A Step-by-Step Guide to Shooting and Merging Panoramas in Lightroom CC

Posted by Eric Reichbaum on

In this tutorial, I'm going to show you how simple it is to shoot and edit a panoramic photo. If you’re unfamiliar with this method, the basic idea is that you shoot a group of photos from left to right, or right to left, and then stitch them together using software such as Lightroom or Photoshop to make one large, wide angle panoramic image. Today we’re going to look at how Lightroom makes stitching panoramas quick and easy. Let’s break this down into two simple steps:


Step 1: Shooting Your Images.


Have you ever stood at a spot looking out over an amazing landscape, brought your camera to your eye, and then thought, “I wish I had a wider lens?” Well a wider lens isn’t always the best thing in this scenario. When you go too wide, the objects in the distance will appear tiny. Instead, what you can do is take a series of photographs with the purpose of stitching them together in one image once you get home. Here's an example of a wide panoramic view of Manhattan from a Brooklyn rooftop:


That photo is comprised of about 15 images, but let’s say for simplicity’s sake that you’re going to stitch together just three photos. First, you’ll want to make sure that your camera is at the same level for each shot (having a tripod helps but isn’t necessary). Now you’ll take one aimed a little left of center, one pointing straight ahead, and one further to the right. To get the best results, you should try and have about a 25% overlap between each photo. This will make sure they final image looks seamless.

 A couple other rules to follow are:

  • Always shoot in manual focus and manual mode.
  • Choose your shutter speed, ISO, and aperture, and don’t change them between shots.
  • Don’t zoom your lens in or out in between shots.
  • Don’t use auto white balance.

These rules will help keep the photos consistent, allowing for an appealing final image.


There is no limit to how many photos you can stitch together (although the more photos, the longer it takes to process). When shooting interiors, I often shoot 3-5 images left to right up high, 3-5 more in the middle of the room, and 3-5 more aimed slightly towards the floor. This allows you to capture a more complete view of the room.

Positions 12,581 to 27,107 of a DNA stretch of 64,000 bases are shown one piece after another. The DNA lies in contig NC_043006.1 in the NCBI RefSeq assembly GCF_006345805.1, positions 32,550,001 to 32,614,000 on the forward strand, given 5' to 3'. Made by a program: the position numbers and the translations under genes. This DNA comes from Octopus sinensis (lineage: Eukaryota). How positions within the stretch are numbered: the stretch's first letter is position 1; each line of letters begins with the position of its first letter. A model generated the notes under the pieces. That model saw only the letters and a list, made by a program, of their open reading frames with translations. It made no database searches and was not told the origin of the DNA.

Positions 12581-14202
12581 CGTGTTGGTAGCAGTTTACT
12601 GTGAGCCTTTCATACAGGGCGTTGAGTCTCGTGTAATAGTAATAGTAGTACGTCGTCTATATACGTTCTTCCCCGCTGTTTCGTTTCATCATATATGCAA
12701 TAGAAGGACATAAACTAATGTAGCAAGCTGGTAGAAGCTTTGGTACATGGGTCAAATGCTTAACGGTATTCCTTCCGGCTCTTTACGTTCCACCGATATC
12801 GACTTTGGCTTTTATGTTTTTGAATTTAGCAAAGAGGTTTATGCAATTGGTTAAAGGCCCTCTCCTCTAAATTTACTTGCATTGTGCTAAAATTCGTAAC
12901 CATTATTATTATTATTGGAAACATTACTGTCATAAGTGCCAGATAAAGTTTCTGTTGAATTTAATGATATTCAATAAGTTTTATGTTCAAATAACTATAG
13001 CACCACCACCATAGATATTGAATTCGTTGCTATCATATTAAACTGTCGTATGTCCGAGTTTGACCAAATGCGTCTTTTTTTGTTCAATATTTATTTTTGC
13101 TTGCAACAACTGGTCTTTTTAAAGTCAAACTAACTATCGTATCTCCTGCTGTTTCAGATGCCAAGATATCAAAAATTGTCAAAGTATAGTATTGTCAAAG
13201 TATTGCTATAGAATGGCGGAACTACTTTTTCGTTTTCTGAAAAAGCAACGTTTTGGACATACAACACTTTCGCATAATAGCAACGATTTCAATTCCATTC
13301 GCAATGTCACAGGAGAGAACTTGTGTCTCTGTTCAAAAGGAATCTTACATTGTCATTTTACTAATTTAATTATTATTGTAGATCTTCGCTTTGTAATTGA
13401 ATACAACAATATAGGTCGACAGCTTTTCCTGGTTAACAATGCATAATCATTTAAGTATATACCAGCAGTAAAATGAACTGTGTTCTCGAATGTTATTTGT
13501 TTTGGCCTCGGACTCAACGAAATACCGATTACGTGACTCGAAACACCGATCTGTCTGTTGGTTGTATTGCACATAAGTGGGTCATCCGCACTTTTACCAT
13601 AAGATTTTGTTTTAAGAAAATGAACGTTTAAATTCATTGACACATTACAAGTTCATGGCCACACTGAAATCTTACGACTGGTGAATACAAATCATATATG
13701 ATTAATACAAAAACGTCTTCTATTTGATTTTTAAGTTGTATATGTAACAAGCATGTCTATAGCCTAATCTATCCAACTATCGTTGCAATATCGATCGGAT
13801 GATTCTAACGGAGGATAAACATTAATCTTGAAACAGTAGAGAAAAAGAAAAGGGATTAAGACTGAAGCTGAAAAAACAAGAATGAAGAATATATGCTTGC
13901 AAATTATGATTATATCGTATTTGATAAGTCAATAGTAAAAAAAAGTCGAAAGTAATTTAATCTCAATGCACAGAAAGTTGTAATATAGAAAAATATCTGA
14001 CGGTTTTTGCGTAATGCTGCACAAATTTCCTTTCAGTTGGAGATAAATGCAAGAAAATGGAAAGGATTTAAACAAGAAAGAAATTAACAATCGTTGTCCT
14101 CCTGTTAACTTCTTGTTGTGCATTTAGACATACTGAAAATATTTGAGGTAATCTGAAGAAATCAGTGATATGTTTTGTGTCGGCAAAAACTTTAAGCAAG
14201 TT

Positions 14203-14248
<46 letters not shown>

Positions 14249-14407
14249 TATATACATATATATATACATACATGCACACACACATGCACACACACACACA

For this tutorial I shot 9 images of a living room to be used as an apartment rental ad:


After importing the images, it's time for the fun part!


Step 2: Stitching the Images

I’m going to go over how to stitch your images using the most current version of Adobe's Lightroom Creative Cloud.

When choosing the images you will use for your panorama, be careful not to choose images from before or after your specific series of shots. Often times I’ll shoot panos in similar locations, so it’s hard to tell when one series ends and one begins when looking at all of the images. A simple trick to help you when editing is to cover the lens and shoot a black frame before and after each series of shots.

Once you’ve selected the images, right click them and select “Photo Merge” and then “Panorama.” 

This brings up the below dialog box. I usually find that Spherical projection looks the best for interiors like the one below, but you should look at all three options to find which works best for your given pano. You’ll notice that once the images are stitched together you have distracting white areas around your image that need to be removed.

Now you have a couple of choices to get rid of those white areas. The first option is to crop the image on all sides to remove the white spaces. In some cases that can work just fine, but in this situation, I would lose too much of the image. In other cases I could take the pano into Photoshop, select the white spaces and remove them using Content Aware. However, in this image, Content Aware would likely have some issues with the wooden floor, and it would look a little odd.


So what’s my next option? Boundary Warp. This is a new feature not found in CS6, and it is a magical one. By simply sliding the Boundary Warp slider to 100, Lightroom stretches the image to remove the white spaces, and does so without any strange distortions. Look at the before and after photos here:


And here is the final image, after some slight adjustments in Lightroom:


So there you have it, it really couldn't be easier. From import to export, this whole process takes less than 5 minutes. If you have any questions, or if you'd like to share your panoramic images, please do so in the comments! 

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